According to this post regarding how to derive the Ethereum address from a public key:

Take the last 40 characters / 20 bytes of this public key (Keccak-256). Or, in other words, drop the first 24 characters / 12 bytes. These 40 characters / 20 bytes are the address. When prefixed with 0x it becomes 42 characters long.

My question is why the last 20 bytes (as opposed to something other than 20), is it an arbitrary decision or is there an underlying mathematical purpose to it?

1 Answer 1


Full public keys aren't really that useful in Ethereum*, as they don't serve any practical use. Taking the last 20 bytes is a:

  1. Heuristic aimed to simplify the management of the key; that is, copy and pasting, checksums or confirmations over the phone in large transfers.

  2. Pre-empting security mechanism. Hashing functions are broken every other decade or so, hence cutting the full public key is a great extra layer of defense. Satoshi did the same in Bitcoin, as the address is hashed twice: SHA-256 and RIPEMD-160 (if one gets broken, you still have the other one as a shield).

*You could use Ethereum for sending messages, but why would you? It's expensive and you could use PGP.

  • 2
    For the note "You could use Ethereum for sending messages, but why would you? It's expensive and you could use PGP": One useful scenario is to communicate with the key holder outside Ethereum, ensuring only he/she can decode the message. For further discussion please see ethresear.ch/t/from-ethereum-keys-to-pgp-communications/1947/3 Aug 8, 2018 at 11:46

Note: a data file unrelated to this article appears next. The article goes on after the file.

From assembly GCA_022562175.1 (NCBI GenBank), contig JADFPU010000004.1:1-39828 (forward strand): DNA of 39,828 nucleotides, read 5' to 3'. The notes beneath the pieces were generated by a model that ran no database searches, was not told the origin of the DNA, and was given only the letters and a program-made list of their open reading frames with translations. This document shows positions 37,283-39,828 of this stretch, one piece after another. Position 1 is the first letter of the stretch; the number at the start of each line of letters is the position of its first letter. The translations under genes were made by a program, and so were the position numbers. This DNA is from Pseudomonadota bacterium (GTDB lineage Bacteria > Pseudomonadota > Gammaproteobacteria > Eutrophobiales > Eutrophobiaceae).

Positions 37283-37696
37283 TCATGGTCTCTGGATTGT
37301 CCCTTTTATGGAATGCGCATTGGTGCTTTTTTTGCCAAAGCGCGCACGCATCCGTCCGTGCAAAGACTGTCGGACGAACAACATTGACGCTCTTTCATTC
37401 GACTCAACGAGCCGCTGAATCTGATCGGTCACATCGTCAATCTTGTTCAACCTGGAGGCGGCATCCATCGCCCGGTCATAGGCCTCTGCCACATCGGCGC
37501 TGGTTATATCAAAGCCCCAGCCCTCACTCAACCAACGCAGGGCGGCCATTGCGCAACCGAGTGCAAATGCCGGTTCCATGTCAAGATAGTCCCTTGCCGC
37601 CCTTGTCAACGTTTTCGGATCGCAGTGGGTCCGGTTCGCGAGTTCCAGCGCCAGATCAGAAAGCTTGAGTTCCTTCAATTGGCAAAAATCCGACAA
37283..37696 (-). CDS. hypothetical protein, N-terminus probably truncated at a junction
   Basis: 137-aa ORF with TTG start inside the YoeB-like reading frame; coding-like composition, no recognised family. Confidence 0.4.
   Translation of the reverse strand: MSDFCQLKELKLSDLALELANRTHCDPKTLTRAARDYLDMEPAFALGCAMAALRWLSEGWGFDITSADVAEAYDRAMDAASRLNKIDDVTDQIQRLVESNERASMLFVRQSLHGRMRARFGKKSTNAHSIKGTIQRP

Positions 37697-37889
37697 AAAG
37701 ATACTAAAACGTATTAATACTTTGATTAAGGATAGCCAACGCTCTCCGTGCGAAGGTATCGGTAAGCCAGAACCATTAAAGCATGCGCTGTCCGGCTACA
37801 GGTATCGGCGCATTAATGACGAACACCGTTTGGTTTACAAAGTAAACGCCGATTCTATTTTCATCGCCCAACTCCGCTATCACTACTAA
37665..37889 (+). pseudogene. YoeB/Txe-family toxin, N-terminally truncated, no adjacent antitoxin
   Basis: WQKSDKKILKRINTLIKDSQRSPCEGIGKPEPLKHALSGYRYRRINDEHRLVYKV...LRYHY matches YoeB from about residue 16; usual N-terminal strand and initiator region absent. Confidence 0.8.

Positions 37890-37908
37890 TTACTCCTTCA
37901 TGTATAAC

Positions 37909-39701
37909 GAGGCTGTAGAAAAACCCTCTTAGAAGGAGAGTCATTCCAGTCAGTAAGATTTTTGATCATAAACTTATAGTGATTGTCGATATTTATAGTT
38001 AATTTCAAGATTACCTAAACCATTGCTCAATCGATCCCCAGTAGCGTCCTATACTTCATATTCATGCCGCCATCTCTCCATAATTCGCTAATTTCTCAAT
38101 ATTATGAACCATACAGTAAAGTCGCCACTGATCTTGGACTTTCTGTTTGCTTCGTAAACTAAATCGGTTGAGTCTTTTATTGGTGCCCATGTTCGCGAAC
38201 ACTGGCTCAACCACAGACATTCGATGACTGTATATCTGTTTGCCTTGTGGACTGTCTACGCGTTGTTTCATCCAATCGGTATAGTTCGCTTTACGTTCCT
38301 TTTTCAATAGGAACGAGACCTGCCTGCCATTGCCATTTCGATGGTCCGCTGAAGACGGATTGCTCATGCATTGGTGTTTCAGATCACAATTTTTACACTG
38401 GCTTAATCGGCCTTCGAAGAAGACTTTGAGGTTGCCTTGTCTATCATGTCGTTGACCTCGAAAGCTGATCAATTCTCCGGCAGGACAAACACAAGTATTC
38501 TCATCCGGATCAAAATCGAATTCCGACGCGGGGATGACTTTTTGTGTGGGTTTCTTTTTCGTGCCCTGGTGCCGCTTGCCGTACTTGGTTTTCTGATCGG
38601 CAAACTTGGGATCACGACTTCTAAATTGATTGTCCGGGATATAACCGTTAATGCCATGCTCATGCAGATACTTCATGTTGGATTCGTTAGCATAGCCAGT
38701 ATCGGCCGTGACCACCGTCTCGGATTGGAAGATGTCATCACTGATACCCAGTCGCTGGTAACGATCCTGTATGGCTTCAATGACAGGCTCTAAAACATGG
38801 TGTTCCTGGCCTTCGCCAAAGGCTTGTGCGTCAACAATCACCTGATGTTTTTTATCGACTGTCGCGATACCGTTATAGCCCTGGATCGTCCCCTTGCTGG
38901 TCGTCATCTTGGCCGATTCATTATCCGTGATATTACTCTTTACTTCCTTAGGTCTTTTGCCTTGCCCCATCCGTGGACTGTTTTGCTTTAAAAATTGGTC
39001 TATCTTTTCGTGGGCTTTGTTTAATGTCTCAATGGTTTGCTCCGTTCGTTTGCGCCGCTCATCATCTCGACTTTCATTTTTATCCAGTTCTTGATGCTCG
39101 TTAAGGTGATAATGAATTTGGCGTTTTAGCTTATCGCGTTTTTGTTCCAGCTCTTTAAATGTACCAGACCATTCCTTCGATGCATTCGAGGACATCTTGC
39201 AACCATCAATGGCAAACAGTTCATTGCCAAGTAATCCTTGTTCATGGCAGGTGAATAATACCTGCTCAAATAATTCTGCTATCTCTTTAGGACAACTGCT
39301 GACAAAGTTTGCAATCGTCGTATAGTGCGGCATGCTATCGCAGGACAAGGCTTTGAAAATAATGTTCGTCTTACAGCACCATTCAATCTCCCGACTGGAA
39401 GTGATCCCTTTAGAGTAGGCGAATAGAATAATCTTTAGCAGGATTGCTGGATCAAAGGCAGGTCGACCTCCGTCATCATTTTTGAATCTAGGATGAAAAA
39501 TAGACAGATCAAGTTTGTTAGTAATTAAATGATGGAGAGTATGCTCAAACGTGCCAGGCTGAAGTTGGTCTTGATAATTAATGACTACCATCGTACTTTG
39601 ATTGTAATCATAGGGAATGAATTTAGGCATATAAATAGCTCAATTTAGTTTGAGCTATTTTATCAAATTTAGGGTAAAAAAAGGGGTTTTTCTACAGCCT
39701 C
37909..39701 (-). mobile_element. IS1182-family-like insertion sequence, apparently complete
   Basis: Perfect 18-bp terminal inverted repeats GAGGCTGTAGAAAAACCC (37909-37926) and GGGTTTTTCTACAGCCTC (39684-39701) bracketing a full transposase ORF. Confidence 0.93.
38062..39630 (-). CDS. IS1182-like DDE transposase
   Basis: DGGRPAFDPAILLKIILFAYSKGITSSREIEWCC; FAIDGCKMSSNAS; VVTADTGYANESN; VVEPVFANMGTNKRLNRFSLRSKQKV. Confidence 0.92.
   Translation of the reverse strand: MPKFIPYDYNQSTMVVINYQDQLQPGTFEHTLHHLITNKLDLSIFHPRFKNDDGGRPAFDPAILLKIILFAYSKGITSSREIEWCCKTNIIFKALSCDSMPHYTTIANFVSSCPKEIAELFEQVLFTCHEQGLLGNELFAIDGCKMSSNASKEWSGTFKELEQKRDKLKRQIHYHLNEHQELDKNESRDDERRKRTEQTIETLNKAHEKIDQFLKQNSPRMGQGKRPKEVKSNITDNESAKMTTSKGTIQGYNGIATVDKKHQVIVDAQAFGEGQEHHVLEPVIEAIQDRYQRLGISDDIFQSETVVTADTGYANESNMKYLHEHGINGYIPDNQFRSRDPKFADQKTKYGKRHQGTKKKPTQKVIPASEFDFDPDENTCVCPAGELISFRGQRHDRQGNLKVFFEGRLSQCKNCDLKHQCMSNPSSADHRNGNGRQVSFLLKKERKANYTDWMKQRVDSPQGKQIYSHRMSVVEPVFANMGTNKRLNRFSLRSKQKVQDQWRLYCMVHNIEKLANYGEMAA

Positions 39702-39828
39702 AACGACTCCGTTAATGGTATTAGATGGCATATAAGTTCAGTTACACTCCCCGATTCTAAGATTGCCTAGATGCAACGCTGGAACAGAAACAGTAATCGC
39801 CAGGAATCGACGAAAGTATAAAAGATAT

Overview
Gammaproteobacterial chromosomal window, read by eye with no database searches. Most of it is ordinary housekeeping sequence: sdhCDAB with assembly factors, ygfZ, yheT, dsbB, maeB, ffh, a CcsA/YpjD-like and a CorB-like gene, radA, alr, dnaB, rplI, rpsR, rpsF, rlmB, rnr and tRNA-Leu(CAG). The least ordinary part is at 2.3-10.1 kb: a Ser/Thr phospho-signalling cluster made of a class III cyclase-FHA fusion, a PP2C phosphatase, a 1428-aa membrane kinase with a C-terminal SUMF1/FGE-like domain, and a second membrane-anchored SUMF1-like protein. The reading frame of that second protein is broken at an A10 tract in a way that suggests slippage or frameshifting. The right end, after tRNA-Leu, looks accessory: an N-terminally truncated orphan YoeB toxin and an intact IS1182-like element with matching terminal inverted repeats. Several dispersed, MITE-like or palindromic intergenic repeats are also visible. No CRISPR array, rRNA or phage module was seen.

• @PaulRBerg That's insightful, I forgot that Satoshi did something similar with Bitcoin addresses
    – thanos
    Aug 8, 2018 at 20:09
  • So, can we cut the address to ... say 16 bytes? It could save space on the blockchain now that it is approaching to terabyte in size. Or maybe even less? What about 12 bytes ? Can we manage security just by checking the real public key in case a collision happens and then dissallow this account from being created in the StateDB?
    – Nulik
    Jan 30, 2021 at 22:41
  • 10 bytes would do it I guess, and the blockchain size would be cut by 50%!!!!!
    – Nulik
    Jan 30, 2021 at 22:44
  • SHA256 is broken as of 2019 so... its only a temporary thing that some cryptographic funciton is safe to use, the aren't safe any of them, no matter how many bits they are
    – Nulik
    Jan 30, 2021 at 23:01

Your Answer

By clicking “Post Your Answer”, you agree to our terms of service and acknowledge you have read our privacy policy.

Not the answer you're looking for? Browse other questions tagged or ask your own question.